- Title: Activists hope for change after Japan PM contender supports same-sex marriage
- Date: 27th September 2021
- Summary: TOKYO, JAPAN (FILE - NOVEMBER 5, 2015) (REUTERS) ***WARNING: CONTAINS FLASH PHOTOGRAPHY*** LESBIAN COUPLE HIROKO MASUHARA AND KOYUKI HIGASHI WALKING OUT OF SHIBUYA CITY OFFICE BUILDING HOLDING CERTIFICATE RECOGNIZING THEIR PARTNERSHIP CERTIFICATE READING (Japanese): "SHIBUYA DISTRICT PARTNERSHIP CERTIFICATE" MASUHARA AND HIGASHI POSING FOR PHOTOS WITH CERTIFICATE IN HAND REPORTERS SURROUNDING MASUHARA AND HIGASHI OUTSIDE THE CITY OFFICE BUILDING
- Embargoed: 11th October 2021 11:55
- Keywords: Japan LGBTQ Liberal Democratic Party Taro Kono activist candidates same-sex marriage the ruling party leadership election
- Location: TOKYO, JAPAN
- City: TOKYO, JAPAN
- Country: Japan
- Topics: Asia / Pacific,Government/Politics,Elections/Voting
- Reuters ID: LVA009EWMT8W7
- Aspect Ratio: 16:9
- Story Text: LGBTQ rights activists are hoping that Japan may finally allow same-sex marriage if Taro Kono, who has publicly supported gay marriage, becomes the country's next prime minister, but change will not come easily.
Kono is seen as the leading contender to win the ruling party's leadership vote on Wednesday (September 29) and become premier.
Of the four candidates for the Liberal Democratic Party leadership, Kono and Seiko Noda have supported gay marriage. Same-sex marriage is only legal in Taiwan in Asia.
The fact that same-sex marriage, long seen as a cultural flashpoint among conservatives in Japan, is even being discussed in the leadership race shows how much wider acceptance the issue has garnered among lawmakers and the public, activists said.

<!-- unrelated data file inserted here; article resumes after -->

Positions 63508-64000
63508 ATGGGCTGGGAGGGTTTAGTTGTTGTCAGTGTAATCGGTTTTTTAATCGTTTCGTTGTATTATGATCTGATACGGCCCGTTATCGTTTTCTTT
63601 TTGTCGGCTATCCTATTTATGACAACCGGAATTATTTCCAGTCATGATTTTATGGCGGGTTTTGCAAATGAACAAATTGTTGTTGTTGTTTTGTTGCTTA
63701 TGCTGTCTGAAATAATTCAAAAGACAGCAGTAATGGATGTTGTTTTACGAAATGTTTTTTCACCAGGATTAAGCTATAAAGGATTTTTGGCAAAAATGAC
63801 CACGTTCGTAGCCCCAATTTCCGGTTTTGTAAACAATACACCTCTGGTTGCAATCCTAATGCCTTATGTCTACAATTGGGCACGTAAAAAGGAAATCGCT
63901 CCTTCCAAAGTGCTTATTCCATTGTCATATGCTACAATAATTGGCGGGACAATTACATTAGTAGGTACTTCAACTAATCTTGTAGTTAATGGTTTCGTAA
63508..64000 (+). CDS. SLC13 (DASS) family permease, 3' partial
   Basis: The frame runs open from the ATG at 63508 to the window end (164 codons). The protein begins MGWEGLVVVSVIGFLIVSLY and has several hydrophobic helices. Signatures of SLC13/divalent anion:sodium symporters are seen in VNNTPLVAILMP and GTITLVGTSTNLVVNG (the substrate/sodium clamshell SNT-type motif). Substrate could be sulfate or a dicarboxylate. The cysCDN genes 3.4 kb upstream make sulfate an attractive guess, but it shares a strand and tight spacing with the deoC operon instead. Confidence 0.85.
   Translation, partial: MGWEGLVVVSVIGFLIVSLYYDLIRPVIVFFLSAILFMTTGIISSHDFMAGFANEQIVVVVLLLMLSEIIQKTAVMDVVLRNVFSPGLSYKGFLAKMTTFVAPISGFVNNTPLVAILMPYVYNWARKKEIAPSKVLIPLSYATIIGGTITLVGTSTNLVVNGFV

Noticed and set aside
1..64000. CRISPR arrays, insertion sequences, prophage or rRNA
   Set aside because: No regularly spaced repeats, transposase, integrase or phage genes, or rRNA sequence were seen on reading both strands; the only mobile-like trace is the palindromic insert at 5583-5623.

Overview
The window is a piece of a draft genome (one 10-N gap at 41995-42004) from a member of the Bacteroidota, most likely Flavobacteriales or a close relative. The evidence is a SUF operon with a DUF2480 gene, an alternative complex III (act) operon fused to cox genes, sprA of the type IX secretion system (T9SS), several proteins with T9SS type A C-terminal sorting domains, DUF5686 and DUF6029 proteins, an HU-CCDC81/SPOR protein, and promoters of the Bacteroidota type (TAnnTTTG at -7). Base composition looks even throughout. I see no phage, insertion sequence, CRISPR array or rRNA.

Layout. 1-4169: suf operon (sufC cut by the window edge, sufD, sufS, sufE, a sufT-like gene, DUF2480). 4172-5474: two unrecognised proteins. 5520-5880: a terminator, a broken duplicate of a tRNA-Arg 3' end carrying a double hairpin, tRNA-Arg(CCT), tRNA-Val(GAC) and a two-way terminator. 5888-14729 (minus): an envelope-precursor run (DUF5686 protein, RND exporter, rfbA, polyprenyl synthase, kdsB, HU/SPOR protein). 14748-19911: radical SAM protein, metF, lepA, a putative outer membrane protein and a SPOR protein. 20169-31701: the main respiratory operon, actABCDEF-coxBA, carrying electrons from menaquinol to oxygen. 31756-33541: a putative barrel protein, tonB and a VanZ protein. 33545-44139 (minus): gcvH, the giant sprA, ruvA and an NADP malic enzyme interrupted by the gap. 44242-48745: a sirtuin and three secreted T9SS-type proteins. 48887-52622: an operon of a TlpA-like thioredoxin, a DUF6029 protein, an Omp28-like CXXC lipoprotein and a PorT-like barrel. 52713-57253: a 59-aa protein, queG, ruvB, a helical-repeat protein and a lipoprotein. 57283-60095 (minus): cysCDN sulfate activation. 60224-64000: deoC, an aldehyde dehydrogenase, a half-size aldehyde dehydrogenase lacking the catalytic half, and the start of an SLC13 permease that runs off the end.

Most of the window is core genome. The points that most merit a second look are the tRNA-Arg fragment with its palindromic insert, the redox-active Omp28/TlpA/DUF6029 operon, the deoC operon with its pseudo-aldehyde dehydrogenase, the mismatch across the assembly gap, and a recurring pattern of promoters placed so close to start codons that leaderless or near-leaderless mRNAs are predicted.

"Mr. Kono has said in the past that he's in favor of same-sex marriage, but the fact that he repeated his support for it during leadership election of the ruling party which draws attention from the world, has a huge significance in terms of recognizing the same-sex marriage in Japan," said Kazuhiro Terada, an LGBTQ rights activist in Tokyo.
Same-sex marriage is not legal in Japan, but there has been a gradual move to broader acceptance of gay couples.
"This shows the extent that (the LGBTQ rights movement) has indeed moved forward. I don't think same-sex marriage has ever been raised as an issue or reported in previous leadership races. It has never been pondered, not just by the candidates but also by the general public," said Makiko Terahara, a lawyer who heads an organisation that campaigns for same-sex marriage.
Since Shibuya ward in Tokyo became the first municipality to issue certificates recognising same-sex partners in 2015, some 100 local governments have followed suit to cover over a third of the country's population. Such certificates recognise same-sex couples but provide limited legal rights.
A March poll by the Asahi newspaper found that 65% supported gay marriage, while 22% opposed it. But despite the public support, political change will be a different matter, advocates say.
Kono has also come out in support of separate surnames for married couples and allowing heirs of female lineage to succeed the imperial throne. The timing and careful wording of his statement suggests it was a strategic move to capture support among more progressive party members, experts say.
(Production: Irene Wang)
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